Citus Blog

Articles tagged: Patroni

Claire Giordano

What’s new with Postgres at Microsoft (August 2023)

Written byBy Claire Giordano | August 31, 2023Aug 31, 2023

On one of the Postgres community chat forums, a friend asked me: "Is there a blog post that outlines all the work that is being done on Postgres at Microsoft? It's hard to keep track these days."

And my friend is right: it is hard to keep track. Probably because there are multiple Postgres workstreams at Microsoft, spread across a few different teams.

In this post, you'll get a bird's eye view of all the Postgres work the Microsoft team has done over the last year. Our work includes some pretty significant improvements to the Postgres managed services on Azure, as well as contributions across the entire open source ecosystem—including commits to the Postgres core; new releases to Postgres open source extensions like Citus and pg_cron; plus ecosystem work on Patroni, PgBouncer, pgcopydb. And more.

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Citus is a PostgreSQL extension that makes PostgreSQL scalable by transparently distributing and/or replicating tables across one or more PostgreSQL nodes. Citus could be used either on Azure cloud, or since the Citus database extension is fully open source, you can download and install Citus anywhere you like.

A typical Citus cluster consists of a special node called coordinator and a few worker nodes. Applications usually send their queries to the Citus coordinator node, which relays them to worker nodes and accumulates the results. (Unless of course you’re using the Citus query from any node feature, an optional feature introduced in Citus 11, in which case the queries can be routed to any of the nodes in the cluster.)

Anyway, one of the most frequently asked questions is: “How does Citus handle failures of the coordinator or worker nodes? What’s the HA story?”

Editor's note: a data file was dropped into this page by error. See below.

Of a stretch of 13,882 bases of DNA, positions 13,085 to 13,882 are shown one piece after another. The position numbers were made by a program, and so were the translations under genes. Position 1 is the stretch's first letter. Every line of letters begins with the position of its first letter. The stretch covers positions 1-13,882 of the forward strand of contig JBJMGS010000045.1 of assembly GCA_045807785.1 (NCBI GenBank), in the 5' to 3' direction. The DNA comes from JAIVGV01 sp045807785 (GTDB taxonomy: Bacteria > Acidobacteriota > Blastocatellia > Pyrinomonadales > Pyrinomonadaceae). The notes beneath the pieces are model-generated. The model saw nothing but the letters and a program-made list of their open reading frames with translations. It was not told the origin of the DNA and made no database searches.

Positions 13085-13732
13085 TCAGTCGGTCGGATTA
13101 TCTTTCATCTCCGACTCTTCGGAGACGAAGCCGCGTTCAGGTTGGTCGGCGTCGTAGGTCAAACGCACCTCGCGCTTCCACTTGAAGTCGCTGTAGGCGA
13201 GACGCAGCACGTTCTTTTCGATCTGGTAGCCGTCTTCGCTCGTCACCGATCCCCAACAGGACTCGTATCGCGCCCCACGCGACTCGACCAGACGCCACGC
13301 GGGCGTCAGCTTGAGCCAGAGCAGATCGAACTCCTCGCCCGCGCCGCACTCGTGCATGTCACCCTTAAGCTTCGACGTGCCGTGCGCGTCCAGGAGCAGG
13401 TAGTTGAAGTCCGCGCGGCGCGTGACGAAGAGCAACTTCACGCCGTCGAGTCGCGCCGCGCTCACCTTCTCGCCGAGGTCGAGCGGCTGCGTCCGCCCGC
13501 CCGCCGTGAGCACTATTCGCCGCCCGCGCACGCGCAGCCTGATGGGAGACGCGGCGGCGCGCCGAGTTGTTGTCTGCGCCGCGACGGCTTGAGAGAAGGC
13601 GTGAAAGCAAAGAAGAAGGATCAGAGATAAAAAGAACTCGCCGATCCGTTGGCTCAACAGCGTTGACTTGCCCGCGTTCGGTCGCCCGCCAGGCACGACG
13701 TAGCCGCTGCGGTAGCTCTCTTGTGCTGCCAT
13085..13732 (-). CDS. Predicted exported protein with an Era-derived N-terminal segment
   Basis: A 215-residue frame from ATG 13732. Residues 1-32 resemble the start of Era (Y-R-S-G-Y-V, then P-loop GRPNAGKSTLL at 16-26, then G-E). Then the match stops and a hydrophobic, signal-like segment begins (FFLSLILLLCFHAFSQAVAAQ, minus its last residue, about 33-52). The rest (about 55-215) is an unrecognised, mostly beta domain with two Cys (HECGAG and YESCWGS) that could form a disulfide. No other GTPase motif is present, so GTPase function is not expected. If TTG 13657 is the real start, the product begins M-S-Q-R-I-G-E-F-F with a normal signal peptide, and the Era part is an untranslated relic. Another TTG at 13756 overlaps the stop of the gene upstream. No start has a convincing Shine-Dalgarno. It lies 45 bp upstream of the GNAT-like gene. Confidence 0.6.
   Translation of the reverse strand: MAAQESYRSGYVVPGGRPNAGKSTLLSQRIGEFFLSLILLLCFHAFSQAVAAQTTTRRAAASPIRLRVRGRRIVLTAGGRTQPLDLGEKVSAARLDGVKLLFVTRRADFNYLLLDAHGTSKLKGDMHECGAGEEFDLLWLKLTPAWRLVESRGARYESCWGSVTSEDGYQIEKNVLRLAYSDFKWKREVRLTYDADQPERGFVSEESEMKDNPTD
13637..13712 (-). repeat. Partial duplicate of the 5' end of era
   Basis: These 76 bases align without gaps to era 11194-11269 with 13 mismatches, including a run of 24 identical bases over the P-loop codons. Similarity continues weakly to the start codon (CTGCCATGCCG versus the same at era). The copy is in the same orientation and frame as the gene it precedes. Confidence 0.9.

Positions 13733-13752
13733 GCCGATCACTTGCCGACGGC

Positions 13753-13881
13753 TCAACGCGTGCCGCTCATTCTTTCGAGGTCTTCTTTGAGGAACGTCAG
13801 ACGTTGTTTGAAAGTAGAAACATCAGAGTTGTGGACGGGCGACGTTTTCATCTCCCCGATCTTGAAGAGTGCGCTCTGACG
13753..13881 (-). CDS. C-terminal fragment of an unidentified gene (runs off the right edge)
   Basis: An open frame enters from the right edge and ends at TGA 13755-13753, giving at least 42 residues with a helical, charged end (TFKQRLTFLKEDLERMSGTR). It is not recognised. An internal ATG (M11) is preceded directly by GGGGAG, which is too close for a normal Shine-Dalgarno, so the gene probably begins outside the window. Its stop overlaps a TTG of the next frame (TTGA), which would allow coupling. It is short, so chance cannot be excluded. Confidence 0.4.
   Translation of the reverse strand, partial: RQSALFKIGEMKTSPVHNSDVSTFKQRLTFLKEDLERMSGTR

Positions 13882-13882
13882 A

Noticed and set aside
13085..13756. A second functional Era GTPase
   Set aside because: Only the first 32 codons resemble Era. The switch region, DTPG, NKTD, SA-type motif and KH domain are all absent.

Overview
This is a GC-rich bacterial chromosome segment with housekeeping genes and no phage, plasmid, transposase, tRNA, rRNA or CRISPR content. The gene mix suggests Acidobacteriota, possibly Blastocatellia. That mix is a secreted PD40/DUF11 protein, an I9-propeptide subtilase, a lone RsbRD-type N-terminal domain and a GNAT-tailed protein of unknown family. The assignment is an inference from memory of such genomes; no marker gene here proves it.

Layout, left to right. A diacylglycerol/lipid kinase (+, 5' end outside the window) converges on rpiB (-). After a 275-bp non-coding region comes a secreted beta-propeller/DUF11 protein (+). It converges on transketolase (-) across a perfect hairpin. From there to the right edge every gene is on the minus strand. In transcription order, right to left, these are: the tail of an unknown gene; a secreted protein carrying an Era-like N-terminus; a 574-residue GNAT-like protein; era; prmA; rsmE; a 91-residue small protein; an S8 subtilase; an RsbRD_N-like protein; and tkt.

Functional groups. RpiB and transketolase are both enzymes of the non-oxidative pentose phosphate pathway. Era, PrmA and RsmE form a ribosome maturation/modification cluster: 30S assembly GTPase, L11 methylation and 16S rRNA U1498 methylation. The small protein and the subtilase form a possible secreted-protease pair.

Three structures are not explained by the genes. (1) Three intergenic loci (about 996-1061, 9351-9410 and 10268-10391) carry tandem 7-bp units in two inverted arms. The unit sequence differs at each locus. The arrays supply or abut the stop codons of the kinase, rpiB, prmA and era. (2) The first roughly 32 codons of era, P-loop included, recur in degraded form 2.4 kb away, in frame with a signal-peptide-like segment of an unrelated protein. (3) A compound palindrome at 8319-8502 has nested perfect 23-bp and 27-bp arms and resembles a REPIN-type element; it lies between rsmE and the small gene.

And with the exception of when you’re running Citus in a managed service in the cloud, the answer so far was not great—just use PostgreSQL streaming to run coordinator and workers with HA and it is up to you how to handle a failover.

In this blog post, you’ll learn how Patroni 3.0+ can be used to deploy a highly available Citus database cluster—just by adding a few lines to the Patroni configuration file.

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Our goal for the Citus extension is for you to be able to use all PostgreSQL features at any scale, with a seamless scaling experience. Distributed tables (or more generally “Citus tables”) are a powerful tool to get high performance at any scale. There are only a few remaining limitations when distributing a PostgreSQL table, but we are determined to solve them all. The Citus 11.2 release checks off another five SQL & DDL features that now work seamlessly on Citus tables. We also improved progress tracking for the shard rebalancer, so you know exactly what’s going on when rebalancing your cluster.

We also want PostgreSQL tools to work out-of-the-box even if you have a distributed PostgreSQL cluster. One of the most frequent questions we get on the Citus Slack from our open source users is how to set up high availability. Alexander Kukushkin, who is the primary maintainer of Patroni and recently joined the Citus database engine team, therefore developed a new version of Patroni which includes support for Citus!

Before we dive in, you can find detailed release notes for Citus 11.2 by the engineering team on our Updates page.

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